At this site, fossils can be found in accumulations of flint. They can also be found in the chalk foreshore and in fallen boulders. They can also be seen in the cliffs. Finds are not particularly abundant, but you should go home with something.
♦ Park at the north-eastern end of Victoria Road, just before the King George VI memorial park.
♦ There is a path down to the beach from the top of the cliff. Walk to the bottom and then left along the promenade to the end. Then go onto the beach.
♦ There is plenty of free parking at the top of the cliff and it is a fairly short walk down to the beach by means of a slope and some steps.
♦ Ref: 51.34902°N, 1.43967°E
FIND FREQUENCY: ♦♦ – The chalk at Dumpton Gap is not especially fossiliferous. However, when the tide is out, there is plenty of chalk to look at on the foreshore, where the wave cut platform is exposed. There are also occasional cliff falls, which can yield specimens.
CHILDREN: ♦♦♦♦♦ – This is a beach location, frequented by families and dog walkers. Most of the beach is sandy, with areas of flint, and chalk exposed lower down. For these reasons, this location is very suitable for families with children.
ACCESS: ♦♦♦♦ – There is plenty of free parking at the top of the cliff and it is a fairly short walk down to the beach by means of a slope and some steps. Once on the beach, walking is easy in most areas.
TYPE: – Fossils can be found in the chalk of the foreshore and also within boulders. However, the cliffs should be avoided, as they are dangerous.
There are large accumulations of flint to look over for loose sea urchins. These are infrequent, but you can usually find some. The foreshore and any chalk boulders should also be investigated. It is often worth breaking open blocks that have evidence of broken echinoids (including Micraster, Sternotaxis and Cladoceramus) on their surfaces in case they contain better specimens inside.
Along with echinoids, there are brachiopods (Orbirhynchia and Gibbythyris), bivalves (Platyceramus), sponges, belemnites, corals and more, which can all be found on a good day.
At Dumpton Gap, the Cretaceous White Chalk Subgroup of Santonian and Coniacian age is exposed. This is the Seaford Chalk Formation and includes the Haven Brow Beds (Santonian). There are several distinct bands within these, which can be seen in the excellent exposures at this site. These are the Whitaker’s Three Inch Flint Band, the Bedwell’s Columnar Flint Band, Rowe’s Echinoid Band and the Barrois’ Sponge Bed.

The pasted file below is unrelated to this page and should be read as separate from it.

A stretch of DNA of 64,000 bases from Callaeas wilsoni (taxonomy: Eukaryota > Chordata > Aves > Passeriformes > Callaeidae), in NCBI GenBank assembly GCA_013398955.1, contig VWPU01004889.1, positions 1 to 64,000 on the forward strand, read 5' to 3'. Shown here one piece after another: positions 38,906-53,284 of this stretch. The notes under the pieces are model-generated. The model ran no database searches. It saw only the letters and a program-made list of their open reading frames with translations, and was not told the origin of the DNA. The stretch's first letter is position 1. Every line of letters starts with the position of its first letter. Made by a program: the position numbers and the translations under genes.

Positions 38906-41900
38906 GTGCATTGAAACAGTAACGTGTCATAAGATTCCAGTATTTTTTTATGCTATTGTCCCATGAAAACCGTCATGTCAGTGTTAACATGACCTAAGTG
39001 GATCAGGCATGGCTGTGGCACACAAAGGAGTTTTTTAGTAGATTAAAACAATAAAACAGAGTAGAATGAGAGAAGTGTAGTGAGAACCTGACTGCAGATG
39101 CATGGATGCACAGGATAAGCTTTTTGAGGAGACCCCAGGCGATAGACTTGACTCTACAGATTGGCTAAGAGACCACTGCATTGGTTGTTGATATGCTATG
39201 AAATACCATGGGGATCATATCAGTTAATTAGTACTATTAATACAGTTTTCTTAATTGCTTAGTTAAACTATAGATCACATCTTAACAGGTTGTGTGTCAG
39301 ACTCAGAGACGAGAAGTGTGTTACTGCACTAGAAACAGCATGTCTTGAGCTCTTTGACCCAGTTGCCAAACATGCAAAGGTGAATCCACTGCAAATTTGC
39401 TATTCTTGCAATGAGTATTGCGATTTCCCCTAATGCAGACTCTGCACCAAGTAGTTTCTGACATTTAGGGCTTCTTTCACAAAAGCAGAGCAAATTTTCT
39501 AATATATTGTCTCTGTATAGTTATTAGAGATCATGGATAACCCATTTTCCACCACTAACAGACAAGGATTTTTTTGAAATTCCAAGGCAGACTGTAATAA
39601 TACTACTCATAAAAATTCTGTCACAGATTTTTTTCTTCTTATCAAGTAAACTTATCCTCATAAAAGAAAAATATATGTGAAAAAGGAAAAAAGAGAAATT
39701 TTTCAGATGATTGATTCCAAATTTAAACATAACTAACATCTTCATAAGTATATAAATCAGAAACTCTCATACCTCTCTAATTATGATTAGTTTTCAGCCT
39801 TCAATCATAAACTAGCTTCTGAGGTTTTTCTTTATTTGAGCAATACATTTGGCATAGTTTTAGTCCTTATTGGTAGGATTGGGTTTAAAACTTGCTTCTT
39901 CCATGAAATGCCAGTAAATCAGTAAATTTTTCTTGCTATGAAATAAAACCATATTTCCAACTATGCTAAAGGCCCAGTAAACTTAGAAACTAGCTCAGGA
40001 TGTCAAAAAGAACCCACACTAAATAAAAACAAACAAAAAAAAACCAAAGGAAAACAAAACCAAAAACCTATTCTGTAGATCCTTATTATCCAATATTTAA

On the foreshore, a wave-cut platform with Paramoudra flints and the bivalve Cladoceramus undulatoplicatus can be seen in beds below the Bedwell’s Columnar Flint. Paramoudra flints are more
Common, however, in the Bedwell’s Columnarband in the coast section north of Dumpton Gap, and also occur in association with the underlying flint bands.
Sea walls have been constructed around much of the coast, at Dumpton Gap,reducing in particular the exposure of Margate Chalk Member in the Uintacrinus socialis, Marsupites testudinarius and Uintacrinus anglicus zones.
On the other hand, the building of the relatively new undersea walls has resulted in significantly less cliff erosion and has provided access to parts of the succession that were formerly difficult to study. For example, Bedwell’s Columnar Flint Band is now within reach along the top of the sea wall northwards from Dumpton Gap.
Common sense when collecting at all locations should always be used and you should check tide times before visiting. Keep a safe distance from the cliffs. In some places, weed on the foreshore makes it slippery. It is also possible to become cut off by the tide, so ensure you collect on a retreating tide. Make sure someone knows where you have gone and what time you expect to be back.
A good, sturdy bag and plenty of packing material, as well as a hammer and chisel, are needed at this location. Waterproof boots with a good grip will also come in handy.
This site is a site of special scientific interest (SSSI). This means you can visit the site, but hammering the bedrock is not permitted. For full information about the reasons for the status of the site and restrictions, download the PDF from Natural England.